In 1964, high school dropout Ky Michaelson strapped rockets to a motorcycle and successfully rode it down a speedway. Next, he added rockets to a snowmobile and raced it across his frozen home state of Minnesota.
The success of these speed runs inspired Michaelson to keep pushing to go faster with rocket power. He strapped rockets to cars, motorcycles, go-karts, snowmobiles, boats, a wheelchair, an oversize runner snow sled, and a bicycle. He built a Buck Rogers jet pack, and a land-based jet pack that sent his own son Curt down a drag strip at more than 50 miles per hour with the boy wearing roller skates. Michaelson even got a port-a-potty to fly with rockets attached. In 2004, he was a founding member of the Civilian Space eXploration Team, and on May 17 of that year, became the first civilian to launch a rocket into space without any help from a government institution.
Michaelson’s story is strikingly similar to Max Valier’s, the early 20th century rocket popularizer we rarely talk about. In public demonstrations to show what harnessing rocket power could do for travel, Valier strapped black powder rockets to cars, sleds, trains, and even a sailplane. Privately, he worked on developing a much more powerful liquid rocket engine. And seeking to gain more support for both his private and public tests, Valier was a founding member of the Verein fur Raumschiffahrt, the Society for Space Travel, which was the most successful amateur rocket group in Germany in the early 1930s until its members were poached by the German Army.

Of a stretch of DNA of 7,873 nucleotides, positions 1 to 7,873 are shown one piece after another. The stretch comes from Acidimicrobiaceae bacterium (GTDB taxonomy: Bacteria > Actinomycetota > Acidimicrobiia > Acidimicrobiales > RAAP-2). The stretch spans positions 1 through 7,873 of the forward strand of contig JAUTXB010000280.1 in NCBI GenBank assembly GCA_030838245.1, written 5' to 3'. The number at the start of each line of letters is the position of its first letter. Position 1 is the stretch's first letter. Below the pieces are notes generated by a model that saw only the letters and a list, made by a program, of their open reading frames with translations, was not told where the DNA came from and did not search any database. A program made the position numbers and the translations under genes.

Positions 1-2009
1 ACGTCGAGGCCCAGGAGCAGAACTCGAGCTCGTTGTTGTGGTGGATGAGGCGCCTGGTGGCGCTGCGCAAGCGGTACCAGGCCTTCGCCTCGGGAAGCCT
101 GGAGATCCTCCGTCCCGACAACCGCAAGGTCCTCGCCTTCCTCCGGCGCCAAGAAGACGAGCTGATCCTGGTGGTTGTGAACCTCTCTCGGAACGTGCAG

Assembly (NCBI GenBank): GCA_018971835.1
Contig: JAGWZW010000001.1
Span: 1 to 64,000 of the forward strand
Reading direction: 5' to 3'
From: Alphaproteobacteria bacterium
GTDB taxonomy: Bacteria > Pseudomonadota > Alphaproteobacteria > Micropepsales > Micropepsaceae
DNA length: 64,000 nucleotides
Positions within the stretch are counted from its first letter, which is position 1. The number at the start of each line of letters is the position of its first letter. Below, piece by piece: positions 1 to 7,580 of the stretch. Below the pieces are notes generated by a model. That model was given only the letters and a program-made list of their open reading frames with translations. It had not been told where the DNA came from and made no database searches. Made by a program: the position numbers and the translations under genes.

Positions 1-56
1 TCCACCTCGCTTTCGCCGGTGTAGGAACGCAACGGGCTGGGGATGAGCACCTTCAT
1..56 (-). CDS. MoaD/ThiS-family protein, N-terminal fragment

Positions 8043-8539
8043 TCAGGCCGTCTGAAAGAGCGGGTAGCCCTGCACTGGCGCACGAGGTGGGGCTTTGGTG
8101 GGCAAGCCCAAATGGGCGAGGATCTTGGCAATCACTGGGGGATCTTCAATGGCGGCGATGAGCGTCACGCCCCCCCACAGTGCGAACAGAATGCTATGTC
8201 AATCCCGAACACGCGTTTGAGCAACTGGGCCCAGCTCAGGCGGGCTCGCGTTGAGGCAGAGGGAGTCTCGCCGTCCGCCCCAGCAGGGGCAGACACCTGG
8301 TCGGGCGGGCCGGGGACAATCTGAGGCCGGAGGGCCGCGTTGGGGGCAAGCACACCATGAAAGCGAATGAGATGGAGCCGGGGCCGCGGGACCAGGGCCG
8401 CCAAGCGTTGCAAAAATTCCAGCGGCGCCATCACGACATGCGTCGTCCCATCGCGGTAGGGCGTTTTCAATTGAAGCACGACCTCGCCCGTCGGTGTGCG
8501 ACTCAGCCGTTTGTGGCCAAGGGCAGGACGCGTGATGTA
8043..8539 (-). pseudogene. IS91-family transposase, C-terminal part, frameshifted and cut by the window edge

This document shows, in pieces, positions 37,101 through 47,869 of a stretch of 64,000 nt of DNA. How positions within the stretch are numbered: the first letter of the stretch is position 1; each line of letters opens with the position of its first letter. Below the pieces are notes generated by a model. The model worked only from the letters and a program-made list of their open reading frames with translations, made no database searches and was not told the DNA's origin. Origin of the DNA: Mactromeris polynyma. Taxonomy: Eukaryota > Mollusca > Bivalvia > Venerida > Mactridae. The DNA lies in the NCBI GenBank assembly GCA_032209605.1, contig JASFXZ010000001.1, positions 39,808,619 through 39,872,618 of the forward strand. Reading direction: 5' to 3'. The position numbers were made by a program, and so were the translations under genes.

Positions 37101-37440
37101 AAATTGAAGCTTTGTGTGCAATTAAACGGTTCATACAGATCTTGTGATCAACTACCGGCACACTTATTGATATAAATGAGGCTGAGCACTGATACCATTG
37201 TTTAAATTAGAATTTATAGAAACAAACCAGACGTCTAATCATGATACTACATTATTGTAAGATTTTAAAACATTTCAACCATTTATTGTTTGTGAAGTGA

On May 17, 1930, 74 years before Michaleson’s space shot, Valier was killed when a liquid combustion chamber exploded. A piece of shrapnel pierced his pulmonary artery.
A new movie about Michaelson is in the works. If you want to help have his story told, consider donating to the Indiegogo campaign. And if you’re keen to learn a little more about Valier, check out this old blog post and this old blog post, and also my new book, Breaking the Chains of Gravity, which tells his story in more detail.